Newton Cultural Council (NCC) is now accepting grant applications to fund local arts, science, and humanities projects in the city.
“These grants are extremely important because they support the local arts and culture sector in our community,” Paula Gannon, director of Newton cultural development, said. “Every year, the decisions on who to fund are made by local people.”
Grants are awarded to projects that have a public benefit, including performances, exhibits, or lectures. In the past, grants have been capped at $1,500, according to NCC’s website. NCC does not fund programs in Newton Public Schools.
Funding local projects also helps to bring Newton residents together through art, Gannon said.
The Massachusetts Cultural Council (MCC) provides funding to the arts community in Newton and cultural councils across Massachusetts. Gannon said Newton is fortunate that Mayor Ruthanne Fuller matches MCC’s funding in Newton every year.
As a performer or artist, Gannon said sharing work with the public is about both individuality and a source of work.
“I think, for [the artists] to be able to get back out there, it’s such a relief to them and it feels so good that they’re going to find a way to do it, and we’re very, very happy to help them and support them through funding,” Gannon said.
Applications on the MCC website opened on Sept. 1 and will close on Oct.15. This year MCC is utilizing a new online system for grant applicants. Gannon said she foresees applicants having trouble with the system, but that it will be more user friendly once they understand how to use it.
At the end of December, the council will have a list of who will receive the grants and how much money is allocated to each project, Gannon said. The applicants will hear by mid-January if they have received a grant.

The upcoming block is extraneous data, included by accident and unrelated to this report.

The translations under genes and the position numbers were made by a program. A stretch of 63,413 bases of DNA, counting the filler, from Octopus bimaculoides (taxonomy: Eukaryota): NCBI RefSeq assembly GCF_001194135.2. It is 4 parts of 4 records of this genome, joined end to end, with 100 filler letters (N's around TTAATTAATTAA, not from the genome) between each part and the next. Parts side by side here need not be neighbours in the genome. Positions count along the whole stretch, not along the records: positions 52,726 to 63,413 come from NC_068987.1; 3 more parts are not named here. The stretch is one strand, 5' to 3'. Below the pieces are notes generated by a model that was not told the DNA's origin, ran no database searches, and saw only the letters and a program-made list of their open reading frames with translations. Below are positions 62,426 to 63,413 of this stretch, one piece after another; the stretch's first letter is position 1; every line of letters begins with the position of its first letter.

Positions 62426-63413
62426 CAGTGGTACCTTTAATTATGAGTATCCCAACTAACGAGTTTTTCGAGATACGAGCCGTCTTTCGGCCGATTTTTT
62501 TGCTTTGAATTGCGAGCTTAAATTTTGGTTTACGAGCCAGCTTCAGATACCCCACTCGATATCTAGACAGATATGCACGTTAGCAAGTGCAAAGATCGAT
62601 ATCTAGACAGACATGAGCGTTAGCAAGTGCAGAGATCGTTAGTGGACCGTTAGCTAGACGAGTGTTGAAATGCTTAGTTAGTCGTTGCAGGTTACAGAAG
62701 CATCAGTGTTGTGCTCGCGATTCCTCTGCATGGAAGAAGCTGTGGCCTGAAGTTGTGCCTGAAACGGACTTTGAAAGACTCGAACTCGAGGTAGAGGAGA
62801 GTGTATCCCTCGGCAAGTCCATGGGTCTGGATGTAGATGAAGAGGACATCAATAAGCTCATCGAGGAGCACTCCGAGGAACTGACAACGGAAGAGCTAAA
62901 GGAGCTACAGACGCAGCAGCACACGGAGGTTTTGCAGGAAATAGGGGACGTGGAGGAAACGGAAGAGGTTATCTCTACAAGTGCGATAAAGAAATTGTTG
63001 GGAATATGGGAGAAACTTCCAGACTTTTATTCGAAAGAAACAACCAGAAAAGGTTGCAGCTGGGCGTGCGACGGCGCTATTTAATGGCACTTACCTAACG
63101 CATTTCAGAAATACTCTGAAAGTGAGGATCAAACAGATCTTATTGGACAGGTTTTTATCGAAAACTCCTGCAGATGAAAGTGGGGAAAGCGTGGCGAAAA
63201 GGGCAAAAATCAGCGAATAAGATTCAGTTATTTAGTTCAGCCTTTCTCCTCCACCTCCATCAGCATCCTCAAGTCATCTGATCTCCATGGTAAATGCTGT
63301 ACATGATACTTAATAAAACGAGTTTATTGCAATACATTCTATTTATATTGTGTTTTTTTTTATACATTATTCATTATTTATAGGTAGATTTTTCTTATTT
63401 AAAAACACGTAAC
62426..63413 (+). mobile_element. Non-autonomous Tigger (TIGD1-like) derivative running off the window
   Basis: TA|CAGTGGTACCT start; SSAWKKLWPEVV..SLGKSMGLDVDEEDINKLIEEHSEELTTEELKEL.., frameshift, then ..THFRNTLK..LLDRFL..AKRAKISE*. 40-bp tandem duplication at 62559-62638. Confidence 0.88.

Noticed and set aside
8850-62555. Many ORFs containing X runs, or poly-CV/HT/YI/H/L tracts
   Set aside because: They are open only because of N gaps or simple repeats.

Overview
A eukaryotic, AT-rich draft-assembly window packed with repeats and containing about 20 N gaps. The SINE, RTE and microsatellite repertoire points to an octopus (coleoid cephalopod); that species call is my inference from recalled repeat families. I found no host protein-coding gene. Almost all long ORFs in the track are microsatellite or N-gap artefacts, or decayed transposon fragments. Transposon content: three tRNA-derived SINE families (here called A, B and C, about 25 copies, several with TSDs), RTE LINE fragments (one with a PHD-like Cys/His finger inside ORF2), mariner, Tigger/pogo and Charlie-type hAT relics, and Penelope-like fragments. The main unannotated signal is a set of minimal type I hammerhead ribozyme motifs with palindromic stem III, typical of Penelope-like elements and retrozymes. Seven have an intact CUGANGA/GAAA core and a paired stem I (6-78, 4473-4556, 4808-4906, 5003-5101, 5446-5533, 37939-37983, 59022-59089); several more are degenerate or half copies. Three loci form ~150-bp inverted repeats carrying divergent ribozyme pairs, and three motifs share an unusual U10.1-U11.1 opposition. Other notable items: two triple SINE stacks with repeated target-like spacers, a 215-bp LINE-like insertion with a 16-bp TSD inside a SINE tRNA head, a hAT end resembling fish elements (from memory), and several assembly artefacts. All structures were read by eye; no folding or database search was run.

Remaining at home during the pandemic, artists were afforded more time to create art and start new projects, Gannon said. Gannon predicted that this will result in a steady number of incoming applications.
There is a large diversity among applicants, Gannon said. The majority are adults, or adult organizations such as Newton Community Pride. The NCC receives a variety of applications from individuals, organizations, and even high school students from Newton, Gannon said. College students from BC are eligible to apply for a grant if their application meets all the requirements, she said.
Last year, the council approved 58 grants out of an applicant pool of 64. This year, Gannon said NCC has about $50,000 to award to artists and organizations in the community, compared with $40,000 the previous year.
NCC recently funded the public arts exhibition Newton Out Doors through the nonprofit group Newton Community Pride. In this exhibit, 25 wooden doors painted by local and regional artists have been placed around eight of Newton’s village centers.
“We help to support that program, which, again, supports all the artists being paid for this initiative, which is really important, especially coming out of COVID,” Gannon said. “Our visual arts and performing arts, and the arts sector itself, has been extremely impacted by COVID, and it’s going to take a lot to be able to get this sector, back up and running.”
One prominent grant recipient from last year is Sandeep Das, Gannon said. He is a world renowned educator and Tabla player, which is a type of Indian drum. His project involves instructional videos about rhythm and classical Indian music.
“He did a presentation and performance this year, which the Newton Cultural Council helped to fund,” Gannon said. “It was really exciting for us to be able to bring that experience to Newton and to have folks enjoy this different type of music.”
Featured Image Courtesy of Gloria Gavris